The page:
80. Community Spirit

80. Community Spirit

From Chicken Soup for the Soul: Merry Christmas!

Community Spirit

This is the message of Christmas: We are never alone.

~Taylor Caldwell

Our family of four missed the grandparents, aunts, uncles and cousins back home in Arizona when we relocated to Seattle, Washington. We missed the balmy weather of Phoenix. We missed strings of lights embraced in the arms of tall cacti in our neighborhood. I hoped the Northwestern holiday cheer would abate the chill in the weather and in our hearts.

Our son Nicholas listened to the local radio broadcasts and alerted our family when he heard about wonderful activities or yummy new restaurants. One day he said, “Mom! I just heard about The Great Figgy Pudding Christmas Caroling Contest on the radio. It’s this Friday evening at Westlake Center. There is even a carousel that we can ride!”

Nick pleaded his case for a holiday outing in the crisp temperatures forecast for that weekend. “It will be fun to hear everyone sing Christmas carols. Radio station WARM, 106.9 FM is the sponsor.” Nick, a gifted musician, is a huge fan of holiday music and this local Seattle station starts its holiday music broadcast on the day after Thanksgiving.

“Okay Nick, we’ll check out the contest. That sounds like a great way to start our holiday.” I searched our closets for long underwear, warm gloves and mufflers.

Nick, our younger son Dan and I met my husband Ray at the plaza. Nick is blind, so he couldn’t see the dazzling lights, but his face lit up as the cacophony of carols greeted our ears. Even bundled in layers of warm winter wear, I felt goose bumps. My sense of awe, not the cold, caused me to shiver. “Wow guys, I am so glad we came!”

Contestants ranged from Starbucks baristas who belted out ballads, to attorneys and secretaries who sang their souls out. Anyone who carried a tune, read music and organized a group could participate.

We giggled at a group from a gourmet shop that sold garlic-themed products. The Garlic Gal and her Clovettes donned gunnysacks of garlic-shaped apparel and sang “Jingle Bells” in 1950’s style.

Our favorite was the Beaconettes, a group of ladies who hailed from the Beacon Hill neighborhood. Tall beehive hairdos adorned with blinking lights accentuated their outrageous eyewear and brightly colored feather boas. They sang unique lyrics set to traditional holiday tunes. They lampooned major Seattle events set to the tune of “The Twelve Days of Christmas.” Phrases like “a partridge in a pear tree” morphed into “one perfect game,” a nod to Seattle’s recent Super Bowl victory

We wandered the area and listened to groups of singers. Our votes for the Beaconettes and the Garlic Gals were dropped, along with our donations, into the ballot box. We joined the crowds and sang along on a familiar chorus.

Warm libations from Starbucks and other vendors kept our vocal cords in tune. Grown-ups preferred hot coffee or lattes, but the kids’ favorite was hot cocoa crowned with whipped cream.

Temptations tickled our noses. The savory aroma of chestnuts roasted on portable grills mingled with the festive fragrances of fresh pines. Piping hot nuts filled paper envelopes, perfect for hand warmers. Fresh doughnuts, hot from the kettle, bags of caramel popcorn, and waxed paper wrapped Turkish delights kept our tummies warm.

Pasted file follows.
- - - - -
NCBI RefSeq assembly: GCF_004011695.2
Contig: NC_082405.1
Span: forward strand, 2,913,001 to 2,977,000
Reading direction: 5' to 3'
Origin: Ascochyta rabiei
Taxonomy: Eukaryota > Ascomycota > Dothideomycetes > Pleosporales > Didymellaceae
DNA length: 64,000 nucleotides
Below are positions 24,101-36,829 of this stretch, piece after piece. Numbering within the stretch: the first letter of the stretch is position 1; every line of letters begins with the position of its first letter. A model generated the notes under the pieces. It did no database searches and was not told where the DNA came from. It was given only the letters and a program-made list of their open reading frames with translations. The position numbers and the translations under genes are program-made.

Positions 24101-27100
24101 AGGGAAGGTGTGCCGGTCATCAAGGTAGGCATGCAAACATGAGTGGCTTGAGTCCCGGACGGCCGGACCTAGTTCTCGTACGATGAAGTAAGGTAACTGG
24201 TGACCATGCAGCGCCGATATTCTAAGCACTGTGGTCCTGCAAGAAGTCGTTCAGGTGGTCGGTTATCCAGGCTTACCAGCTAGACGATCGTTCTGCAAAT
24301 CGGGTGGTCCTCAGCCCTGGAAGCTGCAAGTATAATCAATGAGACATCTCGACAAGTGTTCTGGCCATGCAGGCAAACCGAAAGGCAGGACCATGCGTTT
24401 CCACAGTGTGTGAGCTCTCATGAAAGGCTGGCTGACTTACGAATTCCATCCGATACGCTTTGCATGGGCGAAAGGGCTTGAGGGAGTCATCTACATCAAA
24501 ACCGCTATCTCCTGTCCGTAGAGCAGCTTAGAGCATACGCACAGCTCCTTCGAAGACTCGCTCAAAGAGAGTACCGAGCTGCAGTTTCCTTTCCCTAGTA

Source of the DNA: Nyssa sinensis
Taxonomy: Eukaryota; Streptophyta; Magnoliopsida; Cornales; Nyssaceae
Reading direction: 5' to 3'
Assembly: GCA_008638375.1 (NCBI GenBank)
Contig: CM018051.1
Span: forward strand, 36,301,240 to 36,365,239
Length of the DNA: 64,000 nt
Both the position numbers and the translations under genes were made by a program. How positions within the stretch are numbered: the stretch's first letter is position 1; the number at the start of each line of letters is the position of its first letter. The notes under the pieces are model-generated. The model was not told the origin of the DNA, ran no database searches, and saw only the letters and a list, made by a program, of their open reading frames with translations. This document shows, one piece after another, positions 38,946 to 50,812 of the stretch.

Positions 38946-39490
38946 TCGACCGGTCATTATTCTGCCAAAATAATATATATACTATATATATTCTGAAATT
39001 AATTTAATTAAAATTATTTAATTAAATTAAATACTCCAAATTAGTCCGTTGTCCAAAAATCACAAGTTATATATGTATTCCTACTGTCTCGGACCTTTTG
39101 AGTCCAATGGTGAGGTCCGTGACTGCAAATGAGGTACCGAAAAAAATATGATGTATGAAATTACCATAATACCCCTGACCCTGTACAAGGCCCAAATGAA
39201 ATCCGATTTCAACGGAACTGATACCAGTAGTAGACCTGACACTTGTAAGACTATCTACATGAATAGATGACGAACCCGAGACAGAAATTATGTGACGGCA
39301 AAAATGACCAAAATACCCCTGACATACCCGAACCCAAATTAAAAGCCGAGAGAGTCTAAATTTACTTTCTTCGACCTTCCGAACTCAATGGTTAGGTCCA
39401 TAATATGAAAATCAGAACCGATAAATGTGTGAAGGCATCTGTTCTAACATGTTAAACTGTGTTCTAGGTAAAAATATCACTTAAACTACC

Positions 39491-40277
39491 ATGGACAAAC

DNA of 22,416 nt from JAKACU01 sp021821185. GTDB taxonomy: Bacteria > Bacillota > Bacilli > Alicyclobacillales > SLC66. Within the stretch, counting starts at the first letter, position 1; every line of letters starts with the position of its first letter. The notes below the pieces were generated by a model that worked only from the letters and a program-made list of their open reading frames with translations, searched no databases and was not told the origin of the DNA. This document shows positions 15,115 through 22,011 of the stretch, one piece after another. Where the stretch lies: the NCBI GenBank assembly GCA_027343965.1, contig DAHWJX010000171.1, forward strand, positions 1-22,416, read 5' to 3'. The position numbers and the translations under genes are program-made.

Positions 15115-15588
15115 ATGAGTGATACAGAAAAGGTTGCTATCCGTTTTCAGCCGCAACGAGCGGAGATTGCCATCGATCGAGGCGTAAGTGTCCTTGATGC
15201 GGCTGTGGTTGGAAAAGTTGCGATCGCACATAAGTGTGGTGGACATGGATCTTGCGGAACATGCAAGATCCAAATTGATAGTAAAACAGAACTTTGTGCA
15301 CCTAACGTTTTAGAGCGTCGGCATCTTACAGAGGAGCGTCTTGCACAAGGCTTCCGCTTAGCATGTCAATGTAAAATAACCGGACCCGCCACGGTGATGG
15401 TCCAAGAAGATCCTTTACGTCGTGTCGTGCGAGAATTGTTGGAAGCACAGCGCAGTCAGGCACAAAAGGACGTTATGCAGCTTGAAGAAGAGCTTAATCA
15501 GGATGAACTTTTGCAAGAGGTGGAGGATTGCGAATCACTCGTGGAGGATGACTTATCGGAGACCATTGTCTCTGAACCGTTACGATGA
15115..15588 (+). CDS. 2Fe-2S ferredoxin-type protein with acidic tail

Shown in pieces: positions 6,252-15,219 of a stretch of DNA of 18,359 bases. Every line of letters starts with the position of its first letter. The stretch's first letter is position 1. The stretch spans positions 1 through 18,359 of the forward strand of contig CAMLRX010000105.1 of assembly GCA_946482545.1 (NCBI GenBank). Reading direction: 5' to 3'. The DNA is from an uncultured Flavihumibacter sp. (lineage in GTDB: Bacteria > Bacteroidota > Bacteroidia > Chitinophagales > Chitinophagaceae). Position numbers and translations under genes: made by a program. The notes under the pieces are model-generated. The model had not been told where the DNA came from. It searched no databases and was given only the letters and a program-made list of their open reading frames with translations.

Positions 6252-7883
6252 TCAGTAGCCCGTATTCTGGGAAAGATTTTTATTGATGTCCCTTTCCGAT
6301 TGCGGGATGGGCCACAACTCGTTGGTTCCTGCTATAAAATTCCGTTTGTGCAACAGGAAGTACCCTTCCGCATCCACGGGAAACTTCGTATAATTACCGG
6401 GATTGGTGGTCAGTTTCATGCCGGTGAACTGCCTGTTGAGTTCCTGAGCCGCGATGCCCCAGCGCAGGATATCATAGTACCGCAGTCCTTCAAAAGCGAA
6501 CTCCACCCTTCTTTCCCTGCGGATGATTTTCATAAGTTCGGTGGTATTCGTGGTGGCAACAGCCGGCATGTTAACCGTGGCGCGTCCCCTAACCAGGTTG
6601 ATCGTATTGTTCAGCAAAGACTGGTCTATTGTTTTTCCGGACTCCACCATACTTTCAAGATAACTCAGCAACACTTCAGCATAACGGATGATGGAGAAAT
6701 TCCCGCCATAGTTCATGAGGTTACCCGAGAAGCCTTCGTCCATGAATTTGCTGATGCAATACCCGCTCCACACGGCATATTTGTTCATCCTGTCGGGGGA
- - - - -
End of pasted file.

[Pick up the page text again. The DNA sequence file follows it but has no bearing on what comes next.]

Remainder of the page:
Nick maneuvered us toward the calliope music coming from the Holiday Carousel. As we stood in line, we sang an impromptu Christmas carol with our fellow passengers. Mounted side by side on festive steeds, we squealed like children. I waved to my husband and Daniel, who stood at the rail taking pictures to send to Grandma back in Phoenix.

When the ballots were collected and counted, the most popular contestants were summoned to the main stage next to the gigantic Christmas tree. The finalists each performed an encore song. Thunderous applause, intended to sway the judges’ decisions, almost drowned out the final notes of the ensembles on stage. The Beaconettes, our favorites, won second place. The Garlic Gals were not called on stage. “I guess the garlic repelled vampires and the voters too,” I said.

After trophies were presented, officials on stage invited the audience to join in to sing “We Wish You a Merry Christmas.” Tears welled in my eyes as we sang the notes of the familiar tune and declared our collective desire for “figgy pudding.” My voice quavered on the chorus. I fished a tissue from my jacket pocket and I noticed I was not the only person in the crowd who dabbed at their eyes. No longer strangers, we were one big family and felt genuine warmth as we wished each other happiness in the coming holiday season.

In later years Nick joined carolers sponsored by a local law firm. The group, comprised of college students, sang avant-garde versions of Christmas carols. Nick, a quick study, was able to join in a hilarious song about a young couple’s breakup and the events that ensued on the “Twelve Days after Christmas.”

Our family was hooked. No other activities get planned on the first Friday of December.

Nick’s little brother Dan is married now. His wife and her family join our group at Westlake Center each year. One day I hope to take some grandchildren of my own for a ride on the Christmas carousel ride!

Our holiday season begins each year, as we join over ten thousand Seattleites, who brave the cold, rain and occasional snow to stand shoulder to shoulder, in Westlake Center and sing, “We wish you a Merry Christmas and a Happy New Year.”

~Kathy G. Passage

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